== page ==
In this light, I wondered whether it might be possible to add “smart sound” to these dangerously quiet cars destined to rule the road in the near future. The solution, I realized, might come from faster-than-light-speed objects on the moon. I’ll get to this crazy-sounding part in a bit.

The Melody of Movement

In setting out to solve this problem, I reasoned that when electric cars are moving very fast they make enough sound to be heard due to the rumblings of the car parts. It’s when they’re moving at lower speeds that they’re most perilous, because at these speeds they’re most silent. Therefore, if electric cars are to be fitted with some sound, it should be designed to work even at lower speeds—or, especially at lower speeds.

Next question was, What sort of sound do we want on slowish, stealthy electric cars? To answer this, it helps to grasp the sorts of cues your auditory system uses for detecting the movement of objects in your midst.

The most obvious auditory cue is that nearer objects are louder, and so when you hear a moving object rising in loudness, you know it’s getting closer.

But that’s not the most important auditory cue. To illustrate why, imagine walking along a curb with traffic approaching and passing you from behind. The important observation here is that when this happens you aren’t in the least worried. Even without seeing the car, you know it’s merely passing you despite the massive crescendo in its sound. Why?

Doppler shift illustration
The Doppler shift changes the observed pitch of the siren as the car moves.

You know the car isn’t going to hit you because of its pitch. Due to the Doppler shift, this car has a falling pitch, and this falling pitch contour tells your brain unambiguously that, although the car is going to get arm-reachably close, it is going to pass you rather than collide with you. If it were going to collide with you, its pitch would be high and constant—that’s the signature of a looming collision.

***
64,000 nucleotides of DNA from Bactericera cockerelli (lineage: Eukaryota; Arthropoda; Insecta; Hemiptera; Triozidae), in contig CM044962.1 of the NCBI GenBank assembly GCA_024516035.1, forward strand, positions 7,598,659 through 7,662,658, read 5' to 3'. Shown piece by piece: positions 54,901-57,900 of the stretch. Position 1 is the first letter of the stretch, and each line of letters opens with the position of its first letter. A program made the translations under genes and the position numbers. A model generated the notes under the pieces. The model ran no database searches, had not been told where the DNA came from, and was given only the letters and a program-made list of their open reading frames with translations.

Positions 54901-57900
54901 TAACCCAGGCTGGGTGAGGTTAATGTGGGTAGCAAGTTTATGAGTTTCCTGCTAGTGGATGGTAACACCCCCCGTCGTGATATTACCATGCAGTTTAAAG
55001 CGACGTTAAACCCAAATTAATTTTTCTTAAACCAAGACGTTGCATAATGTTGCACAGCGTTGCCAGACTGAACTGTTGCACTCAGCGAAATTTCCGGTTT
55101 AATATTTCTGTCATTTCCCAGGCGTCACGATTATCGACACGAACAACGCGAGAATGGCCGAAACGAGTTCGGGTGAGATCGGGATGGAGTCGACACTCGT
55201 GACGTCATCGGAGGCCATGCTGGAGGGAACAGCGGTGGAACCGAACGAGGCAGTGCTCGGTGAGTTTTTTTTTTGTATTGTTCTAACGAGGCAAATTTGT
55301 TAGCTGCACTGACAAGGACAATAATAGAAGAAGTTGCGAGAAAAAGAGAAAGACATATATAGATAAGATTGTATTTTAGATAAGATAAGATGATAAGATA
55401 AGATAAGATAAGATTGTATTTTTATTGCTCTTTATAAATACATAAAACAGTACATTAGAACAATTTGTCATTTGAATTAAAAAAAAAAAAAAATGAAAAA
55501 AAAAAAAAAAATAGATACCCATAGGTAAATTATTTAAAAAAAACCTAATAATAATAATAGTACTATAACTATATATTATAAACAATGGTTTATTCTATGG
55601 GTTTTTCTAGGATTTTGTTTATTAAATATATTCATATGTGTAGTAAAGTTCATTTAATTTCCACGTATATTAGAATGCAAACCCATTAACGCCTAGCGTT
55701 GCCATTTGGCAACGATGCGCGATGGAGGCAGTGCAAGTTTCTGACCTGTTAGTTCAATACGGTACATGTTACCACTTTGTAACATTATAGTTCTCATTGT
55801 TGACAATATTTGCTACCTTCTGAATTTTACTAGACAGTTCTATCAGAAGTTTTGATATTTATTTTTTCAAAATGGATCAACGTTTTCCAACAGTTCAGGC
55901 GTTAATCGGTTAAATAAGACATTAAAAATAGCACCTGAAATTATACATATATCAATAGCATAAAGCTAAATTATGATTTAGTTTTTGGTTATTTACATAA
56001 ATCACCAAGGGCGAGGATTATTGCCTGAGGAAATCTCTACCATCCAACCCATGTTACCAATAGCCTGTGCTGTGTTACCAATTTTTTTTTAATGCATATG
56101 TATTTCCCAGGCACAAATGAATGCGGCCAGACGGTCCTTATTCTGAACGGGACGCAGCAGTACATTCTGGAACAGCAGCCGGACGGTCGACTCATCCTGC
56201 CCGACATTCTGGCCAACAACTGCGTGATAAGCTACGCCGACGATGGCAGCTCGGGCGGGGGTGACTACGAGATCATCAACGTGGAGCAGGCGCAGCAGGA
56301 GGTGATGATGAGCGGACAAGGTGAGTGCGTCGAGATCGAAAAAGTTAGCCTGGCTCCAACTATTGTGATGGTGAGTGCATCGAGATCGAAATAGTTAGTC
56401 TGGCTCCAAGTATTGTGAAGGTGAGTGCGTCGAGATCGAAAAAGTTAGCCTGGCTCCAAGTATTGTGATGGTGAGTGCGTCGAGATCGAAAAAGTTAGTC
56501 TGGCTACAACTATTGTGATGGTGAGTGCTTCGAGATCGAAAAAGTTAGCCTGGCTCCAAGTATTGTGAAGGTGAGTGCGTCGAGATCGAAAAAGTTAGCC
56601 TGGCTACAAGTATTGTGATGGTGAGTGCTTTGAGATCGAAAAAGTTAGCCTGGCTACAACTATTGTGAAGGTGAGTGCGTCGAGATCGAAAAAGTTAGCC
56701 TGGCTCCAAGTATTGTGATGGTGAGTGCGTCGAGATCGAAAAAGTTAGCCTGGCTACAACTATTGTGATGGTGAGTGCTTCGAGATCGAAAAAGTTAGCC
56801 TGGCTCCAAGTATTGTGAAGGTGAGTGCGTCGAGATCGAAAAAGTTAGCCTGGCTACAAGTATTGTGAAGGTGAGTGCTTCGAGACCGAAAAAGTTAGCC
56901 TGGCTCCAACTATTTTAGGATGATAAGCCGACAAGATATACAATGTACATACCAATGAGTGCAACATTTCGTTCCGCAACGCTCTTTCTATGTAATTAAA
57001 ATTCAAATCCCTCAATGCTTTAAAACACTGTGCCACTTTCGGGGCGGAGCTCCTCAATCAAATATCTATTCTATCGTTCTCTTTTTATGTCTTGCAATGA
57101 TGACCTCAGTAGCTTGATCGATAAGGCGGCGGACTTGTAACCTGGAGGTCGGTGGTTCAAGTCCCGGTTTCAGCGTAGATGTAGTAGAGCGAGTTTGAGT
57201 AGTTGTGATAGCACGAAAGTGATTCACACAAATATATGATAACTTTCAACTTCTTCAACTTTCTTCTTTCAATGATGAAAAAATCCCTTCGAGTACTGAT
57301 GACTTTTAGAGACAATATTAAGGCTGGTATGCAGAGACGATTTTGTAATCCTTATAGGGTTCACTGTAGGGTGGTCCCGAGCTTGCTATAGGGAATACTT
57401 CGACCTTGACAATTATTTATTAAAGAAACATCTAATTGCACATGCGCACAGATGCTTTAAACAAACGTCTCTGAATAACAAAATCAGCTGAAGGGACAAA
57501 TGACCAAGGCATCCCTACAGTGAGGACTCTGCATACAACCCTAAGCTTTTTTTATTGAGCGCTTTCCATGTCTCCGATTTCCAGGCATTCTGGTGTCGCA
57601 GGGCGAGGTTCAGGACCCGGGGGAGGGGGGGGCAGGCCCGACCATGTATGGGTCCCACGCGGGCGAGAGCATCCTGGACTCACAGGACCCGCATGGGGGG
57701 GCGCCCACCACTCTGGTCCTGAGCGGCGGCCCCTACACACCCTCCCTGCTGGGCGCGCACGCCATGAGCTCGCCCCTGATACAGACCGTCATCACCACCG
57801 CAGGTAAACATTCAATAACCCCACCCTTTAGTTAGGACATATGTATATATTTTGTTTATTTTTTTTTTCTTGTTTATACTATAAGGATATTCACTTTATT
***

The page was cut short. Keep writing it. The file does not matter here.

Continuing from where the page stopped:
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CATEGORIZED UNDER: Mind & Brain, Technology, Top Posts

Turning Japanese, or, How to Change Your Self’s Ethnicity in Just 1 Week

By Mark Changizi | May 25, 2012 8:45 am

Mark Changizi is an evolutionary neurobiologist and director of human cognition at 2AI Labs. He is the author of The Brain from 25000 FeetThe Vision Revolution, and his newest book, Harnessed: How Language and Music Mimicked Nature and Transformed Ape to Man.”


Tom Stafford, co-author of the excellent book Mind Hacks, recently wrote a piece for the BBC about one of the most fundamental principles in the brain’s arsenal. This principle is so important that it ought to have a super-excitingly electrifying name; alas, it’s misleadingly boring. The principle is “adaptation,” or otherwise called “tuning out” or “getting used to it.” In an effort to help further communicate the sorts of powers adaptation gives us, it struck me to relate a remarkable “adaptation encounter” I recently had.

In 2011 I had the pleasure of visiting Japan for the first time. In addition to fascinating neuroscience, priceless culture, wonderful food, and world-class skiing, during my week there I had the mind-blowing experience of…turning Japanese.

You don’t think it’s possible for a white person to turn Japanese? Well, you can…perceptually. In fact, although it is I who had turned Japanese during my stay, from my first-person perspective it seemed as if every Japanese person had turned Caucasian!

As Twilight Zone-ish as this may sound, this sort of transformation is well-known and commonplace. What made it so intriguing for me was the extent to which I was, by virtue of my research proclivities, consciously aware of what usually flies below radar.

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CATEGORIZED UNDER: Mind & Brain, Top Posts